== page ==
'They thought I had sunstroke – but it was a clot on my brain'
Victoria Parker was only 18 when she suffered a stroke. She describes her terrifying collapse – and explains why it's set her life on a new course
Tuesday 09 October 2012
I was 18 and had just finished my A-levels when I had a stroke. Not that I had any idea that was what it was. Even when I was diagnosed weeks later, I looked at the consultant blankly. Aren't strokes something that happen to old people?
I was on holiday in Spain with friends when it happened. Six of us went out there to celebrate the end of our exams. On our first full day, I'd never felt better. We headed straight to the beach and after months of hard work, I finally felt relaxed.
The next evening, when I was getting ready in the bathroom to go out, I coughed and had a bizarre sensation where I felt I could no longer stand. I was completely aware of what was happening and knew full well I was about to fall to the floor, but it was out of my control. I felt very confused. "OK," I thought as I lay on the tiled floor. "This is weird. I can't get up or find my balance."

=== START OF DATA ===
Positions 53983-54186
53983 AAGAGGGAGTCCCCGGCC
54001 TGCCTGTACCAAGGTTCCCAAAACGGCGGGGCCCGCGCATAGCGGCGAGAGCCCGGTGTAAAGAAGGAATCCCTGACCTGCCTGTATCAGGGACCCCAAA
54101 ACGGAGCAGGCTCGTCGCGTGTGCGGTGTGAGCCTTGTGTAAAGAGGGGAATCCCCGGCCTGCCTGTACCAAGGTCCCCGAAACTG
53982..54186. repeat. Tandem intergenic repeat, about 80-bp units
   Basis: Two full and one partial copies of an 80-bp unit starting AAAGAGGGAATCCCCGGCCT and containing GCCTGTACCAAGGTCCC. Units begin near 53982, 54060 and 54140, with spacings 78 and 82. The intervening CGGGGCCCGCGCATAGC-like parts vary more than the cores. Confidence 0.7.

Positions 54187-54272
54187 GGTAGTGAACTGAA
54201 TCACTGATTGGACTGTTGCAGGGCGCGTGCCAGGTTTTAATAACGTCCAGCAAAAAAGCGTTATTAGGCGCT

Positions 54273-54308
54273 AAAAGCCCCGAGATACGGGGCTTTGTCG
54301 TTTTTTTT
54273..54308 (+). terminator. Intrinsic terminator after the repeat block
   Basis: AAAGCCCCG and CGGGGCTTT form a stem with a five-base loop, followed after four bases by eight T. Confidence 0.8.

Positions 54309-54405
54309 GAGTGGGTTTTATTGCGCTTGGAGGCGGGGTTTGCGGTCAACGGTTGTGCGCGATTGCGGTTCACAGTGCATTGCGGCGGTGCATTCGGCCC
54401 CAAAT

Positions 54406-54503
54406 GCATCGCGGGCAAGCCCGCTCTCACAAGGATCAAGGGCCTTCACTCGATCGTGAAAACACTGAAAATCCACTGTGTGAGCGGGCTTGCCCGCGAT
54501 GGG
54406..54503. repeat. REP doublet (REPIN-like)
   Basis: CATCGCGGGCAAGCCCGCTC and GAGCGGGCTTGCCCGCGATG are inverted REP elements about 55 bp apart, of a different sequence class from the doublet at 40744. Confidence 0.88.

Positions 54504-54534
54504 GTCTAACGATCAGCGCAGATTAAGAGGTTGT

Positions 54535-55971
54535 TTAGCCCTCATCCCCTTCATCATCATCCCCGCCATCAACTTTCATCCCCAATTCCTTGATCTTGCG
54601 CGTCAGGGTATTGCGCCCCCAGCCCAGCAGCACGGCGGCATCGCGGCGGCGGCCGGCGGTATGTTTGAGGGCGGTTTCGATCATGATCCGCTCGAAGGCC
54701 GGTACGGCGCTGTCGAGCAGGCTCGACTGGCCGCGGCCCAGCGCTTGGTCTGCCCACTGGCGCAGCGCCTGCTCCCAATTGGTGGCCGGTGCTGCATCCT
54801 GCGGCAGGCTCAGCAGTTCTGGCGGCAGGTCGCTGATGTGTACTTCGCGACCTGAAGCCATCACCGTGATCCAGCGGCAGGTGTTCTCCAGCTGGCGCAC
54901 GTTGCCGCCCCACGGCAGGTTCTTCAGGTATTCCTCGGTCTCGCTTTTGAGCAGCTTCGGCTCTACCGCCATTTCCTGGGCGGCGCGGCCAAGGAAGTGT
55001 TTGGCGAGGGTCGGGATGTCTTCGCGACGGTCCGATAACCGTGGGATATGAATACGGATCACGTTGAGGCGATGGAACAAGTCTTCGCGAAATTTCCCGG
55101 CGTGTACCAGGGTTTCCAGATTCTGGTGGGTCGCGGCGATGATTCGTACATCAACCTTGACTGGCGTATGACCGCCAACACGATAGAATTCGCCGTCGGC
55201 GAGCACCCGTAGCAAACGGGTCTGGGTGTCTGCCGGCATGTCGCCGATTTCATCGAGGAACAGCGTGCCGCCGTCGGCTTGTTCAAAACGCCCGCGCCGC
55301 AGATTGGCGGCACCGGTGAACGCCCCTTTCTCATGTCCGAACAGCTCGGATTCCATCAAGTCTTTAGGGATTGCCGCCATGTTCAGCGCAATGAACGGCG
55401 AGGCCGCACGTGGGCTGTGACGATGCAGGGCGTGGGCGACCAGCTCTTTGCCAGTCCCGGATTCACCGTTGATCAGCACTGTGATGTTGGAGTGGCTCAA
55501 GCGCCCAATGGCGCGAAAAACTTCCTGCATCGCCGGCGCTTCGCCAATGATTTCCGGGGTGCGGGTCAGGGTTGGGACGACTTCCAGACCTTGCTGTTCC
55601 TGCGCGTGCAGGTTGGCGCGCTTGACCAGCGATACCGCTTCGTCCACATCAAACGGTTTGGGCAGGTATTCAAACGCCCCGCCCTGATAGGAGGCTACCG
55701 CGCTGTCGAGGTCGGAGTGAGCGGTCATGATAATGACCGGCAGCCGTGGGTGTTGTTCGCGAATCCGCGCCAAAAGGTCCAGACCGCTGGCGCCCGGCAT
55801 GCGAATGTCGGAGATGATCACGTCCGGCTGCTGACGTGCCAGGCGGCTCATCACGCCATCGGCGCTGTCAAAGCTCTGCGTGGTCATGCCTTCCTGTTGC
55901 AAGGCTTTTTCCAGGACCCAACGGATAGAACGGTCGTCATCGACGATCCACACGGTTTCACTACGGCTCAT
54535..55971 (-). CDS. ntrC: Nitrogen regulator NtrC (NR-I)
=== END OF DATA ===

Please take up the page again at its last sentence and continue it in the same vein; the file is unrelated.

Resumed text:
My friends were downstairs waiting for me and somehow I managed to crawl down the landing and down the stairs and told them I couldn't walk. By now, I felt very sick and had an overwhelming urge to sleep. They carried me into one of the downstairs beds.
When I woke up a few hours later and crawled into the living room to see them, I noticed the right side of my body – my face, arm, waist and leg – felt weak. Then I was violently sick and the room spun round.